First, what time does the train arrive? Second, what sort of train is a Nachtnettrein? The second point could cause confusion. As we are given an explanation of where InterCitys, Sprinters and Stop Trains call you are now presented with an unexplained service. Does this train stop en-route? Do I need to pay a supplement to use this service? Because the list of service types given is incomplete there is an inconsistent level of information.

Now we’re going to imagine that we’re travelling to Driebergen-Zeist and we’re going to consult the top right of the sheet.

What you’ve probably noticed is that nowhere on the sheet can you see Driebergen-Zeist. If you were a first time user of this network and you had read all the information on this  timetable you would not be mistaken for thinking that apart from the rush-hour sprinter services to Rhenen that there were no trains to Driebergen during the day. Perhaps you need to change trains? But where would you change? And because timings aren’t shown, when would we connect? What we learn by consulting the NS timetable online is that we change at Utrecht Centraal, but also that the train we catch from Utrecht is an Intercity. This then leads us to another inconsistency, the services.

Duivendrecht is a split level station serving two separate routes in the south of Amsterdam, the route from Schiphol to Almere or Hilversum, or the route we’re talking about here, the mainline to Utrecht. On the diagram-map it is denoted as “IC” but check the listings above and you’ll see the exception is the rule. Every Intercity service from Amsterdam Centraal listed here has, “Stopt niet in Duivendrecht” written after it.

Next we see the Heerlen and Maastricht services. We see from the diagram-map that these two cities are on separate branches. We see the services listed and that the one service calls at both stops. No problem. What is missing though is pretty vital. Instead of the one train serving both stops entirely, the train divides en-route and serves either one or the other.  What’s missing though is the stop at which the train divides, Sittard. This stop too is missing from the sheet completely.

The format of the sheet allows for a simplistic approach to what is a lot of information, but there can be no doubt that there are irrelevancies, inconsistencies and inefficiencies about the way the information is relayed and the result is an oversimplified approach which loses its objectivity.

My recommendations would be to consider one of two options;

Firstly, the routes need to be separated so that more information can be contained on the sheets.  Then include timings. This is vital to travellers, as now, in the age of real time information, passengers have a demand to know how long the journey will take and when they can expect to arrive. Maastricht is over 200km from Amsterdam, if the line was high-speed it would take only 1 hour to get there, but it isn’t. Instead the journey takes roughly 2 hours and 30 minutes but you wouldn’t know that from this timetable. Then, as the entries need to be consistent and relevant, all stops of the service should be shown. Finally indications regarding the changes needed to reach indirect destinations should be shown. All these steps would ensure greater efficiency and afford the passenger greater education in their decision making.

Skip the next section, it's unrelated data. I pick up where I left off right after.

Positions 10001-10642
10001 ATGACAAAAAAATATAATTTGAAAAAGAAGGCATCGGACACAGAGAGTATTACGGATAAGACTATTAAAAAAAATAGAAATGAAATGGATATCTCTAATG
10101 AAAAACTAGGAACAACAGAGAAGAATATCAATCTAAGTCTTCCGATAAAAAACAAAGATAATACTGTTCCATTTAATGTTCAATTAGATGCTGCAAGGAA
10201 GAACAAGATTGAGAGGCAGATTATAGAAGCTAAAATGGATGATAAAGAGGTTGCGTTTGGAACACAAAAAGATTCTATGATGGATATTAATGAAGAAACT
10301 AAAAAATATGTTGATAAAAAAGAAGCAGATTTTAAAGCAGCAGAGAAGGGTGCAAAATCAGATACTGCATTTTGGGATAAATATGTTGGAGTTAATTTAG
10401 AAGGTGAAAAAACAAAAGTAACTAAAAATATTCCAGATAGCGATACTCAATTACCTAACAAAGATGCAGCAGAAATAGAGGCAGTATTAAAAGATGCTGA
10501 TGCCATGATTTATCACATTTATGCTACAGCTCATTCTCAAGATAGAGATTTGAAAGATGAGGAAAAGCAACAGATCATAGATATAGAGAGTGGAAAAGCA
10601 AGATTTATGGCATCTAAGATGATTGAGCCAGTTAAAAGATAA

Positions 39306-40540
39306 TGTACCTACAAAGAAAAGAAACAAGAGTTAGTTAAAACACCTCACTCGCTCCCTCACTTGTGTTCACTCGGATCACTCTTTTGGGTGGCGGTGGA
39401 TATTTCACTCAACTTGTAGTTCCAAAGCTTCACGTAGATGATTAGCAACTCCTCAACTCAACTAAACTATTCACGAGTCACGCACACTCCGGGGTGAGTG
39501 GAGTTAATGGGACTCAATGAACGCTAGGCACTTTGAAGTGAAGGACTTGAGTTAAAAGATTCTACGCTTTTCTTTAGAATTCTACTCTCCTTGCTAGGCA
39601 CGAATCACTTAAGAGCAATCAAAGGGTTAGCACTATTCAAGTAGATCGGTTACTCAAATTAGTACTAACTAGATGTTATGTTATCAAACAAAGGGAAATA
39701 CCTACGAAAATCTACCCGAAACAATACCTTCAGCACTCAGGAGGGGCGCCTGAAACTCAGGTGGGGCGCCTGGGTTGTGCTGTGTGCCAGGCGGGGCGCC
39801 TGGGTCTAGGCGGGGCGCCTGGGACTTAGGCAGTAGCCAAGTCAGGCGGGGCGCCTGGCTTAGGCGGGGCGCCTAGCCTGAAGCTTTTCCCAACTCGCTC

Alternatively, and in my opinion, preferentially, the format for these sheets should be redesigned. To recap, there are now 4 options on how to travel to Rotterdam from Amsterdam. The FYRA service via Schiphol, the route via Schiphol and Leiden, the route via Haarlem and Leiden, and the route via Woerden. If you were travelling to Rotterdam and saw this sheet you would look up the next service and wait. Without prior experience or perhaps because the arrival time at Rotterdam isn’t shown, you wouldn’t realise there were faster options. It would be more efficient to reformat the sheets to show an alphabetical destination listing with simplistic A-to-B timings, you would reference your destination and see the list of services for that day.

These points and the ‘Three C’s’ I talk about reflect what information passengers of today demand.  Transit organisations need to reflect this in their information systems and nowhere is more important to a passenger than when they consult a timetable. Without consistent, efficient and relevant information a passenger is in the dark and may choose an alternative, more familiar, mode of transport.